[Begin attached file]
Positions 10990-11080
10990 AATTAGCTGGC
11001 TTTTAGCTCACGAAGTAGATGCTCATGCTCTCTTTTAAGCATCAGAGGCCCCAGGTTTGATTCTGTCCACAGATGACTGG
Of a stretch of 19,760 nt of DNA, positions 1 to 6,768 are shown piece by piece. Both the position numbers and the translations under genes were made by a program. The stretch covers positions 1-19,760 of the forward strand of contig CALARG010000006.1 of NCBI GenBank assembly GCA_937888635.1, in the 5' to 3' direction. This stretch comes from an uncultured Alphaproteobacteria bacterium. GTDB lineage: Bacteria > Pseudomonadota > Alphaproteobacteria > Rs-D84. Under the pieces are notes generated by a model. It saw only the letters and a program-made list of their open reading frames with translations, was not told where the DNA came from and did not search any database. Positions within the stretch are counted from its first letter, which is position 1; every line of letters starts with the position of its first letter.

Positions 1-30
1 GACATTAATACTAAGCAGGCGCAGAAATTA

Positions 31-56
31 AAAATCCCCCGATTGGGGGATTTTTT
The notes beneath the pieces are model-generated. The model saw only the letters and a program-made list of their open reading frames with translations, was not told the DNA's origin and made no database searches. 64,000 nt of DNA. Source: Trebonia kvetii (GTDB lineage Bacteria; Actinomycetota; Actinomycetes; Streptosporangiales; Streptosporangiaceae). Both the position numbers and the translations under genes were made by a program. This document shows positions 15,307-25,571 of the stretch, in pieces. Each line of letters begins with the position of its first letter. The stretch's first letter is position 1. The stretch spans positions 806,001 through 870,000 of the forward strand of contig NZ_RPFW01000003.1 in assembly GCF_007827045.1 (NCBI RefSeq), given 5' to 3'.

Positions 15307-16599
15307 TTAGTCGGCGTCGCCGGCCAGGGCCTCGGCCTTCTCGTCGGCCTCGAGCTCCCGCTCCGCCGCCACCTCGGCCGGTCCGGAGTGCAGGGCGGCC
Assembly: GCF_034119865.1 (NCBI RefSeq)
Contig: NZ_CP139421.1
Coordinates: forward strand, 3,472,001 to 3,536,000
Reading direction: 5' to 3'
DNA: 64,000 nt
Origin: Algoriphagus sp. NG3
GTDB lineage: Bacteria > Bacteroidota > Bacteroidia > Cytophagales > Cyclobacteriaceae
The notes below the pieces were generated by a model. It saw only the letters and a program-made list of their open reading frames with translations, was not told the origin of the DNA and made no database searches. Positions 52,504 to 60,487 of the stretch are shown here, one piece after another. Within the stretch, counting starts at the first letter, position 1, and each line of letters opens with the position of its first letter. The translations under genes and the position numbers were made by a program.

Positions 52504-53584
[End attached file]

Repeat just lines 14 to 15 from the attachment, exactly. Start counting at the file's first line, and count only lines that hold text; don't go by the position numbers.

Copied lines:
Coordinates: forward strand, 3,472,001 to 3,536,000
Reading direction: 5' to 3'